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Deadline Fast Approaching to Release Employee Compensation Information to EEOC

Jeff Griffin

Companies across the U.S. are chasing a Monday deadline to provide the federal government with full disclosures of how they compensate workers of all genders, races and ethnicities. The data collection exercise, the largest and most detailed ever, is part of an effort by the government to close gaps in earnings.

Subject to the requirement are the more than 70,000 private U.S. companies with more than 100 workers. Collectively these companies employ more than 54 million American workers. These firms must submit their compensation information to the Equal Employment Opportunity Commission (EEOC) by September 30th.

This deadline comes almost two years after the rule, issued under the Obama administration, was originally scheduled to go into effect. In 2017 the Trump administration pumped the breaks on the rollout of the new rule, arguing that the collection and aggregation of such in-depth salary information was a burden on companies. (Advocacy groups sued the EEOC to get the pay-reporting requirement reinstated.)

EEOC officials say that this detailed compensation data, which will span virtually every industry and region of the county, will help them quickly ascertain which discrimination complaints deserve closer scrutiny, from the tens of thousands that are filed with the EEOC annually. (They received over 75,000 in 2018 alone.)

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Topics: Compliance, Risk Management, Equality

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Is Discussing Politics In The Workplace Ever OK?

David Rook

Sex, politics, and religion. That was the list of topics I was taught when growing up to never discuss when we had guests over for dinner. Those were pretty much the ground rules Google set-out to establish last month when it issued new guidelines limiting employee discussion of politics in the workplace.

Google claimed their guidelines were intended to protect a “productive work environment” by corralling what has already become very heated water cooler talk in the run-up to the 2020 presidential election. Nevertheless, late last week the National Labor Relations Board ordered Google to stand down. In its ruling, it instructed Google to affirm employees’ rights to express their views, within the workplace environment, on political and workplace issues.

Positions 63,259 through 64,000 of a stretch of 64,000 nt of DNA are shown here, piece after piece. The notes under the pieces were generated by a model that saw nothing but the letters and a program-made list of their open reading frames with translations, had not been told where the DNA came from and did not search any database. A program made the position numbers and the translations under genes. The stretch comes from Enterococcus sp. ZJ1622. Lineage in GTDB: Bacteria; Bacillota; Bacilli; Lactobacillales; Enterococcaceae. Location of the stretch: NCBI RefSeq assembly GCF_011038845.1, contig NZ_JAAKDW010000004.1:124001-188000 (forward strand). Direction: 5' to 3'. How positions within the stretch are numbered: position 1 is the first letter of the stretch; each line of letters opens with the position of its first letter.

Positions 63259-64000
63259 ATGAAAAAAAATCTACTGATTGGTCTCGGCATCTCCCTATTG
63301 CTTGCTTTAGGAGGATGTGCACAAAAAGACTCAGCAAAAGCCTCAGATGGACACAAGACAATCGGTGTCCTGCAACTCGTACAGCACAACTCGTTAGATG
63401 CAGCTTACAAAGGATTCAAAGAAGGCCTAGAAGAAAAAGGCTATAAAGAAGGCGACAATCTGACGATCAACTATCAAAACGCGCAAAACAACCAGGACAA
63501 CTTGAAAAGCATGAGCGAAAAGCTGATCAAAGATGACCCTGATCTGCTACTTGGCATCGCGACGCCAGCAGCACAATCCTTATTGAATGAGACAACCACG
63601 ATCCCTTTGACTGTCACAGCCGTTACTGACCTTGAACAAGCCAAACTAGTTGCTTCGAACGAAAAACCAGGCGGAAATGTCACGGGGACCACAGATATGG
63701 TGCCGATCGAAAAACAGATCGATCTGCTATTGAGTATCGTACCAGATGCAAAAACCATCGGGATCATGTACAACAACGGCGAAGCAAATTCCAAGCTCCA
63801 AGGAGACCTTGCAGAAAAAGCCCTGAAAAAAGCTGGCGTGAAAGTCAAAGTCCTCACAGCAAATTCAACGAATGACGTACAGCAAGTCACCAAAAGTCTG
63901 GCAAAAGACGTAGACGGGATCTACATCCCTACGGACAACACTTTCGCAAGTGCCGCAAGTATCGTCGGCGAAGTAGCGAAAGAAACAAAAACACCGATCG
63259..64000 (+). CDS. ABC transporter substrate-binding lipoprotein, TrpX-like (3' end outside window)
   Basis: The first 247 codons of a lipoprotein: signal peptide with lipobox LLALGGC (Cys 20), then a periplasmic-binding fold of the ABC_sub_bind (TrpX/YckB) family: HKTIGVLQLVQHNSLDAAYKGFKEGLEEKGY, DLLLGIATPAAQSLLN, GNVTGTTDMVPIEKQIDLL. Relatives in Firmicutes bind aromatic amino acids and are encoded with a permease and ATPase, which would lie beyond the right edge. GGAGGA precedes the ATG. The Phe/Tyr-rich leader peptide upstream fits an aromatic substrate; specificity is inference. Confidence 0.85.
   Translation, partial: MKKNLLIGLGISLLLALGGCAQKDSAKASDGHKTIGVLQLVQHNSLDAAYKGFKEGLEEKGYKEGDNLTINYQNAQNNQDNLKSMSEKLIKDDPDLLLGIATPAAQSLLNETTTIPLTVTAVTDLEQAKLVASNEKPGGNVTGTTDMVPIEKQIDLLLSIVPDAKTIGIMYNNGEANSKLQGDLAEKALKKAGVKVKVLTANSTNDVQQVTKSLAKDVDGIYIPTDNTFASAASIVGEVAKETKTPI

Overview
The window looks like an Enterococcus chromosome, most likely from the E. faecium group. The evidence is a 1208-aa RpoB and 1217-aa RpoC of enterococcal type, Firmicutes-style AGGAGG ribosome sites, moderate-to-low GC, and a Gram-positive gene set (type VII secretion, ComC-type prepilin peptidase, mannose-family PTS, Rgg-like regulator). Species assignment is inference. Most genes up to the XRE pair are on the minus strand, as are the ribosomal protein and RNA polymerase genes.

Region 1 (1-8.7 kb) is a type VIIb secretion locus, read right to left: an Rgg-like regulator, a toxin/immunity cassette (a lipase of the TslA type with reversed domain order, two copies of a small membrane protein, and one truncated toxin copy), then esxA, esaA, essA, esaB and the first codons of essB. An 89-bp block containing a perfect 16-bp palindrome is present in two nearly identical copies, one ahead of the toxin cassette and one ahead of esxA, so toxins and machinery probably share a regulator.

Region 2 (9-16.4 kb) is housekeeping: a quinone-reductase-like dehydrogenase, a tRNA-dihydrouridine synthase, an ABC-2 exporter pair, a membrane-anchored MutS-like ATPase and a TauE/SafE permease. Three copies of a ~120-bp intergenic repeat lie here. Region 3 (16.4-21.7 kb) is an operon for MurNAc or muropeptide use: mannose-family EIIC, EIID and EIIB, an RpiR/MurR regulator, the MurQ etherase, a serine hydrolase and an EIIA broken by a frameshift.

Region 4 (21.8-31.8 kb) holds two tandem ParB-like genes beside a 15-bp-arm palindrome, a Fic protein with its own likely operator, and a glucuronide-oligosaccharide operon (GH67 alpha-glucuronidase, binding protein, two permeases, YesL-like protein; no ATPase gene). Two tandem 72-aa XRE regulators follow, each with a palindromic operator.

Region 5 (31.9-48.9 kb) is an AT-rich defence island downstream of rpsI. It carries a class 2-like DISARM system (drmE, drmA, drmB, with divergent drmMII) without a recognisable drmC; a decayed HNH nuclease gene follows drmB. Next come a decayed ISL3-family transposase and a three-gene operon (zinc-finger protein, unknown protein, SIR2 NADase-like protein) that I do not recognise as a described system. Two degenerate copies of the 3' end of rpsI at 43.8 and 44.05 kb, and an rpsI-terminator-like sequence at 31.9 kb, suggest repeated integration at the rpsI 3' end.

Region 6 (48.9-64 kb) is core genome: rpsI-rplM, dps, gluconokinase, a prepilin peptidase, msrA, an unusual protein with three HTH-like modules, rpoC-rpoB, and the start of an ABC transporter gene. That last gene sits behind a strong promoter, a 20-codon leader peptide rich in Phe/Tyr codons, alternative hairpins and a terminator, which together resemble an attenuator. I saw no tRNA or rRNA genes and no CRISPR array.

The settlement was born less out of Google’s issuance of new guidelines but rather as a result of recent complaints from conservative employees who claim they were fired due to their political views.

According to a recent New York Times article, accusations of political bias at major tech companies has become a powerful rallying cry among conservatives. This includes accusations by President Trump that engineers in Silicon Valley intentionally skewed the way their systems display content online to reflect liberal positions. For their part, major technology companies deny these accusations of bias.

To be fair, Google’s new guidelines didn’t forbid discussing politics at work, but they did require managers to address conversations that became disruptive. The updated guidelines were an attempt to dial back what has historically been the company’s wide open discourse. In addition to politics, Google also advised employees to avoid name-calling, including making blanket statements about groups or categories of people.

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Topics: Compliance, Company Culture, Risk Management, Employee Productivity

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What is Stop Loss Insurance?

Jeff Griffin

More and more companies are choosing to forego the traditional method of funding health insurance and are instead opting for a self-funded insurance program. 

For many companies, this is a great way to reduce expenses because the employer gets to drop any collected but unspent premiums to the bottom line. (In a fully-funded scenario that profit would go straight to the insurance company.) That said, self-funding is also a gamble, since an employer can also experience a plan year in which medical claims are higher than collected premiums.

This is where stop loss insurance comes into play.

What is Stop Loss Insurance?

Stop loss insurance is essentially insurance for an employer’s self-funded insurance plan (the technical term is Reinsurance or Excess Insurance). It caps the amount an employer would be responsible for paying in the event of a catastrophic claim, or series of catastrophic claims.

Stop loss caps come in many shapes and sizes and are typically driven by the risk tolerance of the company putting them in place. Stop loss insurance can prevent you from ending up in a number of financially dangerous situations because of employee illness or injury, including:

  • Decimating your budget (or your emergency reserves) for the year out of a need to cover employee healthcare costs.
  • Being unable to pay employee healthcare costs, then finding yourself being sued as a result.
  • Losing great employees due to the fact that you're no longer providing the coverage they expected (and used to receive) from their employer.
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Topics: Employee Benefits, Plan Design, self-funding, CHRO, Strategy, Risk Management

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